BEIJING (AP) – Asian stock markets trailed Wall Street lower on Friday ahead of an update on U.S. jobs amid concerns about possible further interest rate hikes.
Shanghai, Tokyo, Hong Kong and Sydney fell. Oil prices fell.
Wall Street’s benchmark S&P 500 index fell by its biggest one-day margin this year on Thursday after Federal Reserve Chairman Jerome Powell warned that interest rates might be raised faster than expected to cool stubbornly high inflation.
Traders looked ahead to US government employment data on Friday after other indicators showing the labor market has remained strong despite repeated interest rate hikes. That’s good for workers, but Fed officials worry that rising wages could fuel inflation, leading to more rate hikes to cool business activity and hiring.
Fed officials “are clearly signaling that interest rates will move higher,” Rubeela Farooqi of High Frequency Economics said in a report.
The Shanghai Composite Index fell 0.9% to 3,246.16 and the Nikkei 225 in Tokyo fell 1.2% to 28,291.89. The Hang Seng in Hong Kong fell 2.4% to 19,460.27.
The Kospi in Seoul gave up 1.3% to 2,388.58 and Sydney’s S&P-ASX 200 lost 1.8% to 7,181.00.
New Zealand and Southeast Asian markets declined.
On Wall Street, the S&P 500 fell 1.9% to 3,918.32, further eroding gains from earlier this year. About 95% of companies in the benchmark index fell.
SVB Financial Group lost 60% of its value after announcing plans to raise up to $1.75 billion to shore up its financial position amid concerns about higher interest rates and the economy. Bank of America, Citigroup and other major banks fell sharply.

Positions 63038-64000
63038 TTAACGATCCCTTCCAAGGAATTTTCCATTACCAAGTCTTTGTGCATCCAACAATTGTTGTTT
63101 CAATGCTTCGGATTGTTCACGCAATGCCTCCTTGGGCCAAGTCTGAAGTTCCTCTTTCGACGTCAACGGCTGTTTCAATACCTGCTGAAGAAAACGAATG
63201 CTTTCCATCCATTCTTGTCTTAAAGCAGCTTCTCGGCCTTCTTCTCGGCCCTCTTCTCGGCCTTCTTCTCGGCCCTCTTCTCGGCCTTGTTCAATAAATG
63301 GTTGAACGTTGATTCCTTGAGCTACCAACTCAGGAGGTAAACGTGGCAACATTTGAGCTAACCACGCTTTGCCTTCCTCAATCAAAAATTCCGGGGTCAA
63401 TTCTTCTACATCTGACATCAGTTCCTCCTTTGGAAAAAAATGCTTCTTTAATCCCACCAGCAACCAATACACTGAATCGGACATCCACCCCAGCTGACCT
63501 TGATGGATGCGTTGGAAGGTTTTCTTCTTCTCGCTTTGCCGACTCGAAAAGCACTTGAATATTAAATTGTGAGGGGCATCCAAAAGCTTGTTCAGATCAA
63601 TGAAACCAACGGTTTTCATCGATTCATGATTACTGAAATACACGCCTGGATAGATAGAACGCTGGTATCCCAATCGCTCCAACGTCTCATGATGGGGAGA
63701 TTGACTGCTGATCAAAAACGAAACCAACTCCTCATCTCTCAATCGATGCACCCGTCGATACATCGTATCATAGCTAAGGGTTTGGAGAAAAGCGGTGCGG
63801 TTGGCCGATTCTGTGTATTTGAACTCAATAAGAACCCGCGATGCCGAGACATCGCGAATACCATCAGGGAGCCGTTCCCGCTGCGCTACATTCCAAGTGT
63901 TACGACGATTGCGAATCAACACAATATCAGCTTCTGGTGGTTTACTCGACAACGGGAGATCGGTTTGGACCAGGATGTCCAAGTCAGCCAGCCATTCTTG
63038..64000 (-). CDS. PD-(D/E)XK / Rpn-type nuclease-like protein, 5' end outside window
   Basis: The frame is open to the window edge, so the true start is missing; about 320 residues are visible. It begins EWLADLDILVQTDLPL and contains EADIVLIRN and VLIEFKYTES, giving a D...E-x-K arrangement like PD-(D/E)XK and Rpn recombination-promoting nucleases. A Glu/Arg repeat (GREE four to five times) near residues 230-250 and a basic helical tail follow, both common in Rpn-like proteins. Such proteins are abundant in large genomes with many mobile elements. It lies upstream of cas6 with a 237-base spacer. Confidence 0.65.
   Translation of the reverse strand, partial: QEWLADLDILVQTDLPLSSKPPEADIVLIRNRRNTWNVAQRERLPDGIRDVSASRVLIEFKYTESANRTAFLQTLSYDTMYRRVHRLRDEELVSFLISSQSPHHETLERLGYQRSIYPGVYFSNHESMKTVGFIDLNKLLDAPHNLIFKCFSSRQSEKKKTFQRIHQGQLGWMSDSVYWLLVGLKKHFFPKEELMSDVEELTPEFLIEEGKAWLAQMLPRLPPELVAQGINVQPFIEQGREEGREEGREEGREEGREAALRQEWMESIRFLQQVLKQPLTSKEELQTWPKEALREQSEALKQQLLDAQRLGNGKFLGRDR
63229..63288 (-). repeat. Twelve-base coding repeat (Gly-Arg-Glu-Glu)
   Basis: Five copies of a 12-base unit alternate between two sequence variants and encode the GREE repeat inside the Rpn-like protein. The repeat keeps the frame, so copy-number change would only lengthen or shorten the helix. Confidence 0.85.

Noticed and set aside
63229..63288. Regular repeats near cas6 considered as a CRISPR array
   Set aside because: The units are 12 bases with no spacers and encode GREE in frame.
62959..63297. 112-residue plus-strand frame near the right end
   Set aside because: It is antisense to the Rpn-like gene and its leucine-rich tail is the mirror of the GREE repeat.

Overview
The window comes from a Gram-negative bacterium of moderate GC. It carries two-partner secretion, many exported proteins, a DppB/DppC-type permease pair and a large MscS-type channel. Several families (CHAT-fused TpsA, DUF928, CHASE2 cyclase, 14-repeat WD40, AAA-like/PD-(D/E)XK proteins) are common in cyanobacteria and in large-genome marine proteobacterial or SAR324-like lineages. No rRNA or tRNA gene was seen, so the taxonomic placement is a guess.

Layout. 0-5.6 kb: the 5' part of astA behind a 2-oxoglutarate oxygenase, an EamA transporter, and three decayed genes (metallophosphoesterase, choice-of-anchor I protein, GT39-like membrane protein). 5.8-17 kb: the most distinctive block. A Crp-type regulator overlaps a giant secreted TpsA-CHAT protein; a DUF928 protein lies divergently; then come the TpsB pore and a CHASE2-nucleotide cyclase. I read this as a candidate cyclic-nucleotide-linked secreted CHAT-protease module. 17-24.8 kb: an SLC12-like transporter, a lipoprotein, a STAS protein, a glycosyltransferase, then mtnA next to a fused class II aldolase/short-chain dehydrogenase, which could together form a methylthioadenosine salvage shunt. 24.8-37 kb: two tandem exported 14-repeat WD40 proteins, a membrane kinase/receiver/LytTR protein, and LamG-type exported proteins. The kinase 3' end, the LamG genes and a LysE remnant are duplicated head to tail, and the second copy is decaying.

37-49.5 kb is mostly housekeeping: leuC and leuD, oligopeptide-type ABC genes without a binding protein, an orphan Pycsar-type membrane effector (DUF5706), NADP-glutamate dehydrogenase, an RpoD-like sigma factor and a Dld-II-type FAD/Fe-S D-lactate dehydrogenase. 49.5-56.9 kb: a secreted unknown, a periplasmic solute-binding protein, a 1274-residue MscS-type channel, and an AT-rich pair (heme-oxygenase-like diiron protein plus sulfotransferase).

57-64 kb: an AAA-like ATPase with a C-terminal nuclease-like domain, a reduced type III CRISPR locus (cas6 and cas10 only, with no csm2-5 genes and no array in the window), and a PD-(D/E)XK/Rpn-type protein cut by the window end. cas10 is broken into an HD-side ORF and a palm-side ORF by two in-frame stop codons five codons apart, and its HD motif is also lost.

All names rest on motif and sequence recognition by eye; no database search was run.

The Dow Jones Industrial Average lost 1.7% to 32,254.86. The Nasdaq composite fell 2.1% to 11,338.35.
Powell said earlier this week that the Fed was ready to introduce more big rate hikes if necessary. That raised fears that the Fed and other central banks could push the global economy into at least a brief recession to quell inflation.
A government report Thursday showed the number of Americans filing for unemployment benefits last week rose by the most in five months, but layoffs are low.
Yields on the two-year Treasury note, which tend to track expectations for future Fed action, fell to 4.87% from around 5.05% just before the unemployment report was released. It had been hovering at its highest level for 16 years.
A report Wednesday showed the number of vacancies announced across the country last month was higher than economists expected.
Traders expect the Fed to raise its benchmark lending rate by an unusually large margin of 0.5 percentage points at the March 22 meeting. That’s up from expectations of 0.25 points before Powell’s comments this week, according to CME Group.
US inflation rose to 5.4% in January, well above the Fed’s 2% target. The central bank has already raised its key interest rate to a range of 4.50% to 4.75%, up from near zero at the start of 2022, its fastest set of hikes in decades.
Companies have been cautious about their outlook through 2023.
General Motors fell 4.9% after joining a long list of companies with plans to trim its workforce amid fears of a recession. Many companies are coming off a weak fourth quarter.
Economists expect profits to fall through the first half of 2023.
JPMorgan Chase fell 5.4% after the bank sued its former executive Jes Staley, who claims he helped cover up Jeffrey Epstein’s years of sex abuse and human trafficking to keep the financier as a client.
In energy markets, benchmark U.S. crude lost 41 cents to $75.31 a barrel. barrel in electronic trading on the New York Mercantile Exchange. The contract fell 94 cents the previous session to $75.72. Brent crude, the benchmark for international oil trade, fell 33 cents to $81.26 a barrel. barrel in London. It sank $1.07 the previous session to $81.59.
The dollar rose to 136.57 yen from Thursday’s 136.17 yen. The euro rose to $1.0592 from $1.0578.